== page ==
We have seen many scholars who had a bad ending because of their proximity and mixing with rulers. They were after comfort but did not achieve it properly, because the sadness of the heart never goes away with money or food…

If we compare the difference between Imam Ahmad ibn Hanbal’s refraining from rulers, and Ibn Abi Du’ad* and Yahya ibn Aktham**, then we will learn the difference between a good life in this world and safety in the Hereafter.

Ibn Adham said, “If kings and their sons knew the pleasures in which we are living [because of our religious contentment], they would have fought us over it.”

Ibn Adham spoke the truth. When a ruler eats something he fears that someone might have poisoned it, and when he goes to sleep he fears that someone will assassinate him. He remains indoors fearing leaving his residence. If he does so he gets annoyed from the closest people to him.

If he likes a certain food he will eat too much from it and trouble his stomach; if he has too much sexual relations he becomes weak and feels little pleasure. He does not find the same joy that a poor person finds when eating after being hungry or a single man after finding a woman. A poor person might feel secure enough to sleep on the street, something that a prince would not be able to do.  So their pleasure is always reduced, yet they will be held to account more.

By Allah! I do not know of any people who lived honorably while achieving pleasures more than sincere scholars such as Al-Hasan al-Basri, Sufyan al-Thawri and Ahmad ibn Hanbal, and true worshippers such as Ma‘ruf [al-Karkhi].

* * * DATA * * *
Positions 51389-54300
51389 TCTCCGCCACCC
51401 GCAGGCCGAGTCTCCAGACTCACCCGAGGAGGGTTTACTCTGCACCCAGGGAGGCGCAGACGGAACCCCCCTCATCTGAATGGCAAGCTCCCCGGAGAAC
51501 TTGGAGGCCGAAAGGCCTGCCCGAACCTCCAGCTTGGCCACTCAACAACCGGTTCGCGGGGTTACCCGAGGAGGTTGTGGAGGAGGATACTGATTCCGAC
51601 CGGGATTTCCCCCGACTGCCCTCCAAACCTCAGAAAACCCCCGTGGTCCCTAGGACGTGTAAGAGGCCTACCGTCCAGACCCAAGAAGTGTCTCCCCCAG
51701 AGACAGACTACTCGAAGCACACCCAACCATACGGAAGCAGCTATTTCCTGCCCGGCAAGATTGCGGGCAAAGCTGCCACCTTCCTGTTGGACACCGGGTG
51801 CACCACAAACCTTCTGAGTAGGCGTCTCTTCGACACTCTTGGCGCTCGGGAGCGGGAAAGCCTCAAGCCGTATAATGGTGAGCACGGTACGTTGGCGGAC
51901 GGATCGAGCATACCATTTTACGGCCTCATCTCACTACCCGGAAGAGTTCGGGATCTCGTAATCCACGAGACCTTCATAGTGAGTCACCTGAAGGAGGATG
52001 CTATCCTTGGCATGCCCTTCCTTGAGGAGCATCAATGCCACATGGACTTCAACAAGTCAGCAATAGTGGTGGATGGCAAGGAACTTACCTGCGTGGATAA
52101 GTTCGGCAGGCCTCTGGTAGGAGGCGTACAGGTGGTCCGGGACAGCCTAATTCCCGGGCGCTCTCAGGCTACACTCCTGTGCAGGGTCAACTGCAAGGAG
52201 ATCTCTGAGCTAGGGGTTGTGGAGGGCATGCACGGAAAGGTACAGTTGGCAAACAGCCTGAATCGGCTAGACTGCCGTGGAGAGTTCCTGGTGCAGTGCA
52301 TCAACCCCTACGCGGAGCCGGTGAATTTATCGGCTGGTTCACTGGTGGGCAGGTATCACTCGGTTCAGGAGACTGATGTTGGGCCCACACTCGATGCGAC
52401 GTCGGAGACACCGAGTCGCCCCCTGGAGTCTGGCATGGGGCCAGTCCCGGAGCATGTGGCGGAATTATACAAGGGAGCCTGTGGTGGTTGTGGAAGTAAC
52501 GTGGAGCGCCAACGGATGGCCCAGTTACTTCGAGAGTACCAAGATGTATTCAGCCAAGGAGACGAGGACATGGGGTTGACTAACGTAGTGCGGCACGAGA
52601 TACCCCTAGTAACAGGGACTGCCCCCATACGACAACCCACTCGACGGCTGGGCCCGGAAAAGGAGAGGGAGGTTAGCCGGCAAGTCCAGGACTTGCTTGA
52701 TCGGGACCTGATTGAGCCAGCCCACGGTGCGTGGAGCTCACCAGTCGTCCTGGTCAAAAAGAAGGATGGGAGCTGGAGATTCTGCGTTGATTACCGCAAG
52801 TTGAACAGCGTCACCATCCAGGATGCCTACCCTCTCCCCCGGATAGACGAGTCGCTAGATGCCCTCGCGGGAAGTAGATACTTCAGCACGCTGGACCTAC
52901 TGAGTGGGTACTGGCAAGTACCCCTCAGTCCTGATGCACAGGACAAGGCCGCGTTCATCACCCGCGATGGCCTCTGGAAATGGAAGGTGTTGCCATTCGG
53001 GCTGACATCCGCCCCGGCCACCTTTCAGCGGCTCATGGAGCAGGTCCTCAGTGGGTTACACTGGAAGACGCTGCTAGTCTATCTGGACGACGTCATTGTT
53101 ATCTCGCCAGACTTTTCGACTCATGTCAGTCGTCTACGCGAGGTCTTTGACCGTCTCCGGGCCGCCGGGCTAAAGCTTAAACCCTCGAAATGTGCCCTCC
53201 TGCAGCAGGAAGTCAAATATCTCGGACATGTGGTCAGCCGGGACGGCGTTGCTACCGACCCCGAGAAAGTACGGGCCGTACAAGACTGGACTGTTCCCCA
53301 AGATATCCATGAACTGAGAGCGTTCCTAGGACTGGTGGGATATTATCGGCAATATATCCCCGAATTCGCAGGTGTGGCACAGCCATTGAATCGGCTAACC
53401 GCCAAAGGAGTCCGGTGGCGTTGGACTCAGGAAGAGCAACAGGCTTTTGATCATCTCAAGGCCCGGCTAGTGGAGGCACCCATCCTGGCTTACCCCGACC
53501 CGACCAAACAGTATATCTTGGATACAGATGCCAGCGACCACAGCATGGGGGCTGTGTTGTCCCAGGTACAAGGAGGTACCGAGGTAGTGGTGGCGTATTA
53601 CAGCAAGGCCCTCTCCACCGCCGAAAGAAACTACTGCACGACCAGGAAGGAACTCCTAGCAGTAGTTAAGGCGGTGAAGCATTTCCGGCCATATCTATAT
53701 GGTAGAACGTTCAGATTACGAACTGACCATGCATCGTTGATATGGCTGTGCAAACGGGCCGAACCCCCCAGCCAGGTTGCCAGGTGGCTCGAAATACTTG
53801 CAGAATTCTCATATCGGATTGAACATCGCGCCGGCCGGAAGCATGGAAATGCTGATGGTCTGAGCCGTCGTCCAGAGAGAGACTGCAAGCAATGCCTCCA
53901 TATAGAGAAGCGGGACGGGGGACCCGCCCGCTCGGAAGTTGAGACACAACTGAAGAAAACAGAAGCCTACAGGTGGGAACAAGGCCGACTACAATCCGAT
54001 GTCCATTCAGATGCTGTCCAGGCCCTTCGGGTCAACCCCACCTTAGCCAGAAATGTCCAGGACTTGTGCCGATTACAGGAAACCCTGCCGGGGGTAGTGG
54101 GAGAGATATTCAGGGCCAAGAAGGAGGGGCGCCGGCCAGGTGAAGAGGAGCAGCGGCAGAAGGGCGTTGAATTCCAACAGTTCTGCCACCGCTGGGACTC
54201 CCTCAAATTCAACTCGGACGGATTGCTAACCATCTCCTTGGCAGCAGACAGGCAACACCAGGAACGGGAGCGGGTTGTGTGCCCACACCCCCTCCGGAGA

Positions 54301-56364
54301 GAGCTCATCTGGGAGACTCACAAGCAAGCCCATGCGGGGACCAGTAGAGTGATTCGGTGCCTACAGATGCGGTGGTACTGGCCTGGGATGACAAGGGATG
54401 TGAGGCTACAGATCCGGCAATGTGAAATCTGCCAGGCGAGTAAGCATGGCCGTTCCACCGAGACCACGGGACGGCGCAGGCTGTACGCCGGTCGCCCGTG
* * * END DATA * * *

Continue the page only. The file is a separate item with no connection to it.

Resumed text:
The pleasure of knowledge exceeds all pleasures and whenever seekers of knowledge feel hunger or harm, this only elevates their status. There is also a sweetness to seclusion and worship.

Ma‘ruf for example, was alone with his Lord, living comfortably with Him and enjoying the sweetness of being with Him.

Although he died about four hundred years ago [edit: he passed away on the 2nd of Muharram, 200 Hijri], he is still gifted (the reward) of reciting many chapters of the Qur’an! The least that is done for him is people stand at his grave, reciting:

قُلْ هُوَ اللَّهُ أَحَدٌ
“Say: He is Allah, the One” [112:1]

And gift him its reward. Even rulers stand humble in front of his grave. On the day of resurrection more honours will be distributed.

The same applies to the graves of scholars. Those who have been inflected with visiting leaders, they confessed that they were harmed by doing so.

Sufyan Ibn ‘Uyaynah said, “Since I accepted the gift of such and such prince, I was stripped from the understanding of the Qur’an.”

So refraining from mixing with leaders might cause hardship sometimes, yet it will result in goodness in many other ways. It is best for someone to be firm upon this issue.”


*Considered a leading Mu‘tazilite and one of the chief architects of the mihnah [Inquisition], Ahmad ibn Abi Du’ad’s persecution of orthodox men of knowledge, including the famous scholar Ahmad ibn Hanbal, caused his reputation to suffer after his death – no-one attended his funeral prayer. He was made into an object of vilification by later biographers.

** Yahya ibn Aktham was instrumental in Ahmad ibn Abi Du’ad eventually becoming a close associate of the Mu‘tazilite Abbasid caliph Al-Ma‘mun. Ibn Aktham himself was appointed as chief judge by Al-Ma‘mun. He was eventually dismissed during the caliphate of Al-Mutawakkil when his money and land were seized and he was placed under house arrest.

[Al-Hafiz Jamal al-Din Abd al-Rahman ibn al-Jawzi, صيد الخاطر (Quarry of the Mind), pp. 630-633 of English translation (with some edits)]